Aflatoxin is a mycotoxin produced by the common food mold Aspergillus flavus. This mold can grow on the surface of cereal grains, such as wheat, millet, sorghum, rice, and corn, which are commonly used as ingredients in pet foods. These grains are often treated with an artificial additive to maintain texture and keep the food soft and moist. The FDA recognizes propylene glycol (PG) as safe, but experts still advise against feeding it to dogs.
It is important to note that PG should not be confused with ethylene glycol, which is an antifreeze and highly toxic to dogs.Aflatoxins are toxins produced by the mold Aspergillus flavus, which can grow on corn and other grains used in pet food. At high levels, aflatoxins can cause illness and even death in pets. Peas and lentils are the most common ingredients found in 93% of pet diets, with 89% containing peas and 62% containing lentils. Many diets contain two or more of these ingredients as the main source of carbohydrates.Artificial preservatives are often found in traditional dog foods and treats to extend their shelf life.
While some pet owners may think that higher cost equals higher quality ingredients, this is not always the case. Quality dog food does not contain cheap or questionable ingredients that manufacturers use to make a profit or keep costs low.The natural color of your dog's food may not be as visually appealing, but you may notice the difference quality makes to their skin and coat, their health and vitality. Animal by-products are not used in the production of commercial dog food due to their nutritional value. Studies have not found any clear evidence that grain-free diets have any benefit for the vast majority of dogs.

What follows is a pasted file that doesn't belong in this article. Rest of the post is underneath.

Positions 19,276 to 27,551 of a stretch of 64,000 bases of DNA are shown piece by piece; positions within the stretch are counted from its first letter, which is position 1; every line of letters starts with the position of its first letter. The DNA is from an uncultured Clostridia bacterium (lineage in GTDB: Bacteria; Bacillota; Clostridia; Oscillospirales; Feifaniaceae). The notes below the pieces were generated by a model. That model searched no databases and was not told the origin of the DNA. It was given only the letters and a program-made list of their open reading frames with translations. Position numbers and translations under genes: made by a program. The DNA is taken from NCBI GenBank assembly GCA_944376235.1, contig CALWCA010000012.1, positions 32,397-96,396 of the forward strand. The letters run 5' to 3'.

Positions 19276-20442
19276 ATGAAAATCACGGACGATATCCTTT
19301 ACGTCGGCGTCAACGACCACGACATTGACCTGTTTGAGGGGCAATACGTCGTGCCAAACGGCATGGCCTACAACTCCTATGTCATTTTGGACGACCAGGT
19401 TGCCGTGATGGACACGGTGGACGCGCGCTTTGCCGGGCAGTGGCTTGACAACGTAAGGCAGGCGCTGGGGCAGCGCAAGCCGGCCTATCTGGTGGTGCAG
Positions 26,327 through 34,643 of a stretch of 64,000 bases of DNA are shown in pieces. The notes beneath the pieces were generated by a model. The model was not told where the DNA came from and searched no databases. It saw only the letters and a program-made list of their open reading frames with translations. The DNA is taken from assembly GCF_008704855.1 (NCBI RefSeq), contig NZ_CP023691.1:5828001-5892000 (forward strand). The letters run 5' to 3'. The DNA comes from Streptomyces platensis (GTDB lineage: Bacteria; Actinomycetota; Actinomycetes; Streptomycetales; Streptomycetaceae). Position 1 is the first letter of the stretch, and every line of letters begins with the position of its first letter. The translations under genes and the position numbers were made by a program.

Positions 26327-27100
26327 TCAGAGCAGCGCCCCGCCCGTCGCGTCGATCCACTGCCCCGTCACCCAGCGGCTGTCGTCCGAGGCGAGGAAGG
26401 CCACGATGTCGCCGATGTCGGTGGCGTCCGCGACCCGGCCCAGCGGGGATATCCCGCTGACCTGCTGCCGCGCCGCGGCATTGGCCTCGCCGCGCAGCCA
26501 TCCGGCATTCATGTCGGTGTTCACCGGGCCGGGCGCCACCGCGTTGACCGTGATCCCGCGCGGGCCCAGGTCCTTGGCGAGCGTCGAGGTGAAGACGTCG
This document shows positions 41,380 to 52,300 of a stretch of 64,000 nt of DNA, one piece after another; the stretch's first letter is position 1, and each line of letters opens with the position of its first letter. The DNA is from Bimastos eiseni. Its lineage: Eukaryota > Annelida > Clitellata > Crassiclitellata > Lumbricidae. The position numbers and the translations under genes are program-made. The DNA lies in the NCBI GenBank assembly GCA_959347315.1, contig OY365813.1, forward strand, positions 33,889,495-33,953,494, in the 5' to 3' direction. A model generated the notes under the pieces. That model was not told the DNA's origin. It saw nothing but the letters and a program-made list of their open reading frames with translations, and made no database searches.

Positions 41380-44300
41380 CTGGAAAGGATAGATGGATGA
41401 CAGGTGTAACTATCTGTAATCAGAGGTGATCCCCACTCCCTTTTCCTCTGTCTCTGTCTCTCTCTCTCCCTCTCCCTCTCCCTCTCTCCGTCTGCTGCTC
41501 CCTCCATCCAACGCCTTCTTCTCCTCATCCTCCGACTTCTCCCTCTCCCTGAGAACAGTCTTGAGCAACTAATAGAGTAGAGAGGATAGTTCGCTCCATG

All types of quality dog food originate from meat, whether it's meat meal or livestock by-product meal.The FDA has sent a warning letter to a pet food company related to contaminated food that may have caused illness or death in hundreds of dogs. The dogs eventually died due to intercurrent viral infections, which were likely caused by their compromised health. The economy of the dog food industry means that manufacturers use by-products as fillers between ingredients to generate higher profit margins.